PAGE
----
The Postal Service has notified postmasters considering retirement that they’re welcome to apply for a job as a Postmaster Relief (PMR). It’s “an opportunity to continue to serve postal customers” — and an opportunity to earn $11.76 an hour.
Who could pass up an opportunity like that? Who wouldn’t want to give up a good-paying full-time job, transition into retirement a few years before you’re ready, and then take your old job back for half the day and at a third your hourly wage?
The Postal Service must be counting on quite a few takers. Perhaps there will be a lot of postmasters who figure that between their pension, the $20,000 VER offer, and a few hours a week as a PMR, they’ll be able to get by. Maybe some of them will simply to want to “continue serving their community.”
In any case, the letter to postmasters from the Postal Service is rather vague about some of the details, and there are a couple that warrant a closer look.
The letter says, “Under the rules that allow the Postal Service to reemploy annuitants without a reduction in their retirement annuity, the Postal Service must first post the PMR position. If, as we expect in most cases, no qualified applicant applies for the position, we will then select a retired postmaster to fill the vacancy.” The letter goes on to say, “Your ability to work in this position without reduction to your annuity is subject to specific conditions and a limited duration.”
In order to get some sense of what’s behind those comments, it’s necessary to go back to the statute and regulations that govern reemployment of government retirees.
Decoding the rules
Title 5 of U.S. Code, sections 8344(i) and 8468(f), contain the laws concerning federal retirees, annuities, and re-employment. Generally speaking, retirees don’t go back to work for the government, and when they do, their annuities are usually reduced. But as section 8344(i) describes, there are exceptions.
The Director of the Office of Personnel Management (OPM) can issue waivers “on a case-by-case basis for employees in positions for which there is exceptional difficulty in recruiting or retaining a qualified employee.”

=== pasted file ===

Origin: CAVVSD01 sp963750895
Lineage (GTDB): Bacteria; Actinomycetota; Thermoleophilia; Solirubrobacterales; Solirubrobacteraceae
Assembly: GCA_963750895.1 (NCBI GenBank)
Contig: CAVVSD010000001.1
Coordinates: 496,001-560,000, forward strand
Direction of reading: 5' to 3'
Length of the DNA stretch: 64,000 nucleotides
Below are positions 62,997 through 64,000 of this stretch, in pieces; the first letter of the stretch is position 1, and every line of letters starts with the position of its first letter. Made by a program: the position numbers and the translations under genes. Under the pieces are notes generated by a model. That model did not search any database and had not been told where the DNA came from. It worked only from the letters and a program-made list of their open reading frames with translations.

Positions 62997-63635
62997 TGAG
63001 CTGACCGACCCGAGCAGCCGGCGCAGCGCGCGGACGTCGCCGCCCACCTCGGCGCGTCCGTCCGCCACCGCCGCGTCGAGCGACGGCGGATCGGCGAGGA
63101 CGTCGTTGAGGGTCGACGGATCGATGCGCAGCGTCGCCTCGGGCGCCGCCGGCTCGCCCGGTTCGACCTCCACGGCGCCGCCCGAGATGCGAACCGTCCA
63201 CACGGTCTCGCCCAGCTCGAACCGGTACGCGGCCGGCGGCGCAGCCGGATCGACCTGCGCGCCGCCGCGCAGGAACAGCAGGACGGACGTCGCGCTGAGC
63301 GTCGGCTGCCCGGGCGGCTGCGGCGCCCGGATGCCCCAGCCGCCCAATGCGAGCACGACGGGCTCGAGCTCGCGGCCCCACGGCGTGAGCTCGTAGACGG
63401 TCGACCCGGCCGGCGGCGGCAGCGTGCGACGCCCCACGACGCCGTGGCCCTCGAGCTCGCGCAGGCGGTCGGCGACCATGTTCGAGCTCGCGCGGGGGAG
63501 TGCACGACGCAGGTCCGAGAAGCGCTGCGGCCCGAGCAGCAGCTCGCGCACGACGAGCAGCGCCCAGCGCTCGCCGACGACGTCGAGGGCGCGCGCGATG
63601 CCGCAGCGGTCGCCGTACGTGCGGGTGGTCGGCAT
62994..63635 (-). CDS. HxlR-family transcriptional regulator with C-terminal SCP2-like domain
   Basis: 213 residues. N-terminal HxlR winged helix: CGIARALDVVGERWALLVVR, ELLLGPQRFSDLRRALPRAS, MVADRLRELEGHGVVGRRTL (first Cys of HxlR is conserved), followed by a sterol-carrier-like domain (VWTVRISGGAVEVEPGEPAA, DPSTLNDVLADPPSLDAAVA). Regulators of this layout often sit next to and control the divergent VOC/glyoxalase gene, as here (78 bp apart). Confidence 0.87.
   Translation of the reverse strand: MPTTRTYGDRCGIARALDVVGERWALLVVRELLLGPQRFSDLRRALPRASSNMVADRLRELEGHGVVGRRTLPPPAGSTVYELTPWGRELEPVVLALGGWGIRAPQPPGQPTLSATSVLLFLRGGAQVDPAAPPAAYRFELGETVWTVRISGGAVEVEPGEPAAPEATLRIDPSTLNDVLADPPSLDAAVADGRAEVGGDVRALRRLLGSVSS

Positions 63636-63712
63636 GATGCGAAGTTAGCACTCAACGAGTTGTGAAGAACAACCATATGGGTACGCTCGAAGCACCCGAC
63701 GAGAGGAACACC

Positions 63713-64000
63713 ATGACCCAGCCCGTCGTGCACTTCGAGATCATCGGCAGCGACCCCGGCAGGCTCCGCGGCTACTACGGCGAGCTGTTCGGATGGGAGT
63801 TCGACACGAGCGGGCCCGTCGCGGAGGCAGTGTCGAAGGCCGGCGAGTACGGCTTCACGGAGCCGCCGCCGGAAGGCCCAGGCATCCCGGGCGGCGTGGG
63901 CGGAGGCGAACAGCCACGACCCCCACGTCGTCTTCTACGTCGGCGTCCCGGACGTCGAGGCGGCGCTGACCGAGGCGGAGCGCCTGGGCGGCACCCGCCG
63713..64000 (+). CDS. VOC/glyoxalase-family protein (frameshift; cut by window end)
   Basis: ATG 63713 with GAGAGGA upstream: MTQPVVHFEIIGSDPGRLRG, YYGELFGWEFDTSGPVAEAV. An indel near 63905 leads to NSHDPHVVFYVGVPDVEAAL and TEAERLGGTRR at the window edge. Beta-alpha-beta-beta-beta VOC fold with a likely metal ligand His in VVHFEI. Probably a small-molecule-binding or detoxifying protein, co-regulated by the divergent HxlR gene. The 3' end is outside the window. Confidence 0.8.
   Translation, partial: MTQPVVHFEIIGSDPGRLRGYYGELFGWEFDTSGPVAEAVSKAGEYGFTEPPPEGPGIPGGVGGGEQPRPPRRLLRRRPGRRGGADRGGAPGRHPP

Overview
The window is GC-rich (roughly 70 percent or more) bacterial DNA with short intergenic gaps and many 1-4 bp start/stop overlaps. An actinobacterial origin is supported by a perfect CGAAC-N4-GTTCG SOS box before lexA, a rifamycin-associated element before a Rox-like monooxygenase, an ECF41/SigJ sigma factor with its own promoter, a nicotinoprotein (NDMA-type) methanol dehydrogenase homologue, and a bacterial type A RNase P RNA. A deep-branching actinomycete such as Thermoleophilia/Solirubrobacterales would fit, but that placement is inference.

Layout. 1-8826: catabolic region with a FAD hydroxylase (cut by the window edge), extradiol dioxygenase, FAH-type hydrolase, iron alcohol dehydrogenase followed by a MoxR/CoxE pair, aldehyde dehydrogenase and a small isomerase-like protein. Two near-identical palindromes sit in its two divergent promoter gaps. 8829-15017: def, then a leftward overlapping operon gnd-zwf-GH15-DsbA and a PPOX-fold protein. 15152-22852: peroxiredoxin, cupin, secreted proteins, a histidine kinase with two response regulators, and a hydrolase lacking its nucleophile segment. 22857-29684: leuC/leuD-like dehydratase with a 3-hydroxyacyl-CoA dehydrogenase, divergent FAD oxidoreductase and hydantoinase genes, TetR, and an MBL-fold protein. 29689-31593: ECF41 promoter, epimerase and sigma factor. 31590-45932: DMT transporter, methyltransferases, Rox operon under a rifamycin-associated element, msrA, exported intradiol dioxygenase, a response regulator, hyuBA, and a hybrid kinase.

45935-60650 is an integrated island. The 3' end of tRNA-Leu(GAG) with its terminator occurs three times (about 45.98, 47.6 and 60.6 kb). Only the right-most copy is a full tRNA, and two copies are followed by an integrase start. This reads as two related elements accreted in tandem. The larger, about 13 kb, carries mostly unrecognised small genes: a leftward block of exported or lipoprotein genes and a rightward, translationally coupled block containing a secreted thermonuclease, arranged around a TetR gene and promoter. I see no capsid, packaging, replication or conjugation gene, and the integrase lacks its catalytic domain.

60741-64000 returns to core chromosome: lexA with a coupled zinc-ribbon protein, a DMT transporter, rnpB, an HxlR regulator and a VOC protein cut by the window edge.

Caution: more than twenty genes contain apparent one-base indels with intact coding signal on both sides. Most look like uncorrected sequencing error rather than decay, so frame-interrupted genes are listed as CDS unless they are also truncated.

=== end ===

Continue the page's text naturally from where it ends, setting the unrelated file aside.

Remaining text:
The OPM can also delegate authority to the head of an agency to make such exceptions “for an employee serving on a temporary basis, but only if, and for so long as, the authority is necessary due to an emergency involving a direct threat to life or property or other unusual circumstances.”
These sections of Title 5 are implemented by the Code of Federal Regulations, which provides more details. The part entitled “Reemployment of Military and Civilian Retirees to Meet Exceptional Employment Needs” (5 CFR 553) says that there are four categories of case-by-case waivers: (1) An emergency hiring need; (2) a severe recruiting difficulty; (3) a need to retain a particular individual uniquely qualified for a specific project; and (4) requests based on other unusual circumstances not rising to the level of an emergency.
The CFR presents various rules about how each of these criteria should be applied, and this Q & A fact sheet from the OPM explains many of the details. The fact sheet outlines the circumstances under which an annuitant can be reemployed under the criterion of “severe recruiting difficulty.”
According to the OPM, “The individual for whom an agency is seeking a waiver based on a severe recruiting difficulty must be the only qualified candidate described in the agency’s recruiting efforts. For these purposes, a minimally qualified candidate is a qualified candidate.”
The fact sheet goes on to say, “Agencies MUST submit documentation for requests based on a severe recruiting difficulty,” and this documentation should include, among other things, a description of the length, breadth, and results of the agency’s recruiting efforts, including details about the number of applicants and an explanation as to why none of the candidates was selected.
The Rural Area Relief Act, Public Law 103-336, provides specific details about reemploying postal annuitants as temporary rural carriers and postmaster reliefs. The details are spelled out here, and they are incorporated in USPS Handbook EL-312, “Employment and Placement.” The relevant section is 234.73, “Reemployment of Postal Service Annuitants as Temporary Relief Carrier and Postmaster Relief/Leave Replacement.” There’s also a USPS FAQ page here.
The Handbook explains that “when normal recruitment efforts for TRC or PMR/LR positions fail to attract qualified individuals, appointing officials may request authorization from the district Human Resources manager to recruit postal retirees to serve as TRCs or PMR/LRs without an offset to their annuities.”
There are a few key restrictions, however: (1) The normal recruitment efforts must take place; (2) recruitment efforts must continue even after an annuitant fills the position; and (3) an annuitant maynot work more than 180 days a year in one calendar year. Any days beyond that would be subject to an offset in salary or annuity.
Taken together, then, the USC, the CFR, the OPM fact sheet, and the USPS Handbook EL-312 suggest that there may be a number of obstacles and limitations on just how far the Postal Service can go in hiring back retired postmasters. In its letter last week to postmasters, the Postal Service did not mention these restrictions explicitly, but they are alluded to.
A favorable image